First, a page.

Sometimes the myths that we hold as true aren’t really based on misconceptions or faulty logic — they can simply amount to lies that we chose to believe because they make us feel better about ourselves. That’s the case with this particular debt myth, the one that says “Everybody’s doing it.”
The myth goes something like this: “Debt is a part of life. Everyone carries a little bit of debt to help them through life. You’re going to have to borrow money now and then — it’s inevitable. Only rich people can make it through life without borrowing.”
It’s easy to say things like this to ourselves to justify borrowing money. It helps us feel normal; it can even make us feel like we’re doing something good. After all, everyone borrows, right, to get through rough patches? And if everyone does it, it must be a good idea. Millions of Americans can’t be wrong.
Or can they?
When someone poses the challenging statement that debt is not part of God’s plan for your life, we can get defensive, and react with this thought that it must be okay to borrow money because everyone else is doing so. But if we stop to examine the situation honestly, I think we find that it’s pretty childish reasoning. Think about how many times you argued with your parents as a kid, insisting that you should be allowed to do something just because all of your friends were allowed to do it. (Or was that just me?)
There are numerous problems with this logic. First, can we really safely say that everyone else borrows money? I don’t think so. Personal finance is a notoriously private subject, and there’s a lot about the way that our friends and family handle their money that they might not tell us about. Think about it — how much do you share about your finances with the people in your life?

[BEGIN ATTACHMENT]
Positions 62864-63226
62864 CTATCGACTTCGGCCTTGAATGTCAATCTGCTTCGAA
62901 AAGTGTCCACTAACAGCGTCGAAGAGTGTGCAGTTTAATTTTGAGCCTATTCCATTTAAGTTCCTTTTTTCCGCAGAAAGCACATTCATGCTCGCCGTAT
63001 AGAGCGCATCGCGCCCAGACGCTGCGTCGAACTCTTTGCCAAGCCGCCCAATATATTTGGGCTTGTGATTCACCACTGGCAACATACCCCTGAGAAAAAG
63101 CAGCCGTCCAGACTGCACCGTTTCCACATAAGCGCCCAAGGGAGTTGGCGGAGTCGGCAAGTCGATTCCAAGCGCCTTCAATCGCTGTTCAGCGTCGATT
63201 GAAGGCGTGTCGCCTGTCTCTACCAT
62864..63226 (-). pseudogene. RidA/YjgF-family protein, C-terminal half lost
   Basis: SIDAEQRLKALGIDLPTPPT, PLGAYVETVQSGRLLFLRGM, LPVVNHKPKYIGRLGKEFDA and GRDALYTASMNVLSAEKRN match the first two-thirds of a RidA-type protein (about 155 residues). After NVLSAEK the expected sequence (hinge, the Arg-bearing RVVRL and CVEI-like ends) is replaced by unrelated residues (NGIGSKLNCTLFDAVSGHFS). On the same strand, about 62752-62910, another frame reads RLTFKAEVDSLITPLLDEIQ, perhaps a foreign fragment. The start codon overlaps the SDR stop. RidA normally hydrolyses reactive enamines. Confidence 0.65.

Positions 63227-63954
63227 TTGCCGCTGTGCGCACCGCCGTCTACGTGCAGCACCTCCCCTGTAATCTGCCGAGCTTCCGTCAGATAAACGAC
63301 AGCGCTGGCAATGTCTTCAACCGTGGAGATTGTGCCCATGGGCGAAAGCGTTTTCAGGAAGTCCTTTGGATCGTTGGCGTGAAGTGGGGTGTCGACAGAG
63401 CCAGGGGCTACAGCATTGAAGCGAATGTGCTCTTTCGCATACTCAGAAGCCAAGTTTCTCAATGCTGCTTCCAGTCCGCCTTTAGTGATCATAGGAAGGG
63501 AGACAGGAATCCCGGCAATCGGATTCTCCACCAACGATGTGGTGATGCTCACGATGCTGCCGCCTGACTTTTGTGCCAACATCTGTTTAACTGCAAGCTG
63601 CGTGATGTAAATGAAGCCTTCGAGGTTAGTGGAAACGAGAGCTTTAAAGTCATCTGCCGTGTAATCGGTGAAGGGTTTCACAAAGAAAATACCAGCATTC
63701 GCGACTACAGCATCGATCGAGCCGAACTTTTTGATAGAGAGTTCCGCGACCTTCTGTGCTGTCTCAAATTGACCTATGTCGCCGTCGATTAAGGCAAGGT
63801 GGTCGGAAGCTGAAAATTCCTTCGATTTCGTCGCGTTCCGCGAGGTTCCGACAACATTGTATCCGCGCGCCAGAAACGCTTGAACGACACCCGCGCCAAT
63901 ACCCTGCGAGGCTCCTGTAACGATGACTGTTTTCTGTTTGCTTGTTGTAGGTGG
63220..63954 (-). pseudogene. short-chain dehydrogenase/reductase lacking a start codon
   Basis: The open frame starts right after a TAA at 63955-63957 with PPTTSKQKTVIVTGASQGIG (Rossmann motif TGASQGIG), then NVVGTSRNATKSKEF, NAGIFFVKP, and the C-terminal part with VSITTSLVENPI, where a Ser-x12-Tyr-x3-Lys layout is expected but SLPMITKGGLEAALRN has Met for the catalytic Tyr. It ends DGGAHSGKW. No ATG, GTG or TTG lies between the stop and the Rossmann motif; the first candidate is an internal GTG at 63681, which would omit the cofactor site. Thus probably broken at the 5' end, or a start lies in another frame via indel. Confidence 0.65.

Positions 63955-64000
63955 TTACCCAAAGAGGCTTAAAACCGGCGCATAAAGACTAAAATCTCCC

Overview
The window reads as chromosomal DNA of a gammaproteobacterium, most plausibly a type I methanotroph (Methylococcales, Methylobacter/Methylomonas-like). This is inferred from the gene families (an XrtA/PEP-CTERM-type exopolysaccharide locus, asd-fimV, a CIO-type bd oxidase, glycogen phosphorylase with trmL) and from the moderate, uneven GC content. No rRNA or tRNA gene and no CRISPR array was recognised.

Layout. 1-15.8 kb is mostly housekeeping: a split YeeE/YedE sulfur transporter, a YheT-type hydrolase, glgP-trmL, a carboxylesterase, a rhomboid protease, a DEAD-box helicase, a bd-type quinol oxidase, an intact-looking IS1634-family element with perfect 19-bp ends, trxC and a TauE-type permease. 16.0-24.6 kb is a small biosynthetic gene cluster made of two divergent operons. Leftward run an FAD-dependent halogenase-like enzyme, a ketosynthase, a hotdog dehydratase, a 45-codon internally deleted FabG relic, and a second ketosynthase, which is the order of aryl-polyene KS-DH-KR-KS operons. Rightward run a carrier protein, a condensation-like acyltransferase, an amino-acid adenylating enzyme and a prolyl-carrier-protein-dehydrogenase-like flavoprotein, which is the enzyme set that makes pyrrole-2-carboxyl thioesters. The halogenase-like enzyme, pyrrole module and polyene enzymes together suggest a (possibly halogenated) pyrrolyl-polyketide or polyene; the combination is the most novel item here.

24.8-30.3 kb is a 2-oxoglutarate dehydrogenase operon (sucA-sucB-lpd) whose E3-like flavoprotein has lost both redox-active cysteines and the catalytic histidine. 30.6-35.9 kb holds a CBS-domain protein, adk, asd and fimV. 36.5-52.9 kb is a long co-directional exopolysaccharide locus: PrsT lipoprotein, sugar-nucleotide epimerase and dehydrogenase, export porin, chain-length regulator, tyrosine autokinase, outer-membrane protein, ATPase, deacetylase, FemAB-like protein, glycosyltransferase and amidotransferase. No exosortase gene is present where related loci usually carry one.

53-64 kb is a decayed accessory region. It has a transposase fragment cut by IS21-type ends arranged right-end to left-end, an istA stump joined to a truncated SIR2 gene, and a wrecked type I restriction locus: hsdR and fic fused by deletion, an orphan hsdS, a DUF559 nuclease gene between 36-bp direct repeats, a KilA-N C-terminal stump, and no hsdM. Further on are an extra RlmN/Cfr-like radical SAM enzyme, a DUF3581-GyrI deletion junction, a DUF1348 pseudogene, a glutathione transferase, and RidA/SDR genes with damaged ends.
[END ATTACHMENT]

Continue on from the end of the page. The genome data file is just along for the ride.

The truth is, we often have no idea if the people around us are in debt. Granted, our society likes to make us think that everyone else is borrowing money. But isn’t that a result of slick marketing and an advertising culture that has pervaded our mindsets? We see ads for no-down-payment new car financing deals on TV every night. And we get offers for new credit cards in the mail every day. But all that really proves is that the banks and finance companies want us all to borrow money. It does not mean that everyone actually does.
The truth is that many, many people live debt free — Laura and I among them. True, it’s not always easy, and there are luxuries that we bypass to stay away from borrowing. But the rewards of financial freedom far outweigh our small sacrifices. And we’re not alone — around the country, thousands upon thousands of families pay off their debts every year, and vow never to go back. Debt-free living is not just a fantasy; it’s a real, achievable financial discipline that allows us to be masters of our own money, instead of letting money and debt master us.
Here’s the kicker: Most people who live without debt aren’t rich, but many are well on their way to becoming so. When you don’t have monthly payments to make, it’s much easier to use your money to save, invest and build wealth. In other words, the myth suffers from a misunderstanding of cause and effect. It’s not wealth that allows people to live debt free; it’s living without borrowing that allows people to build wealth.
Debt is not inevitable, and there are people in your own neighborhood, school, church community and workplace that live debt-free. Instead of getting financially flabby off of sloppy thinking and intoxicating half-truths, maybe it’s time to take some difficult steps and whip your money man into shape.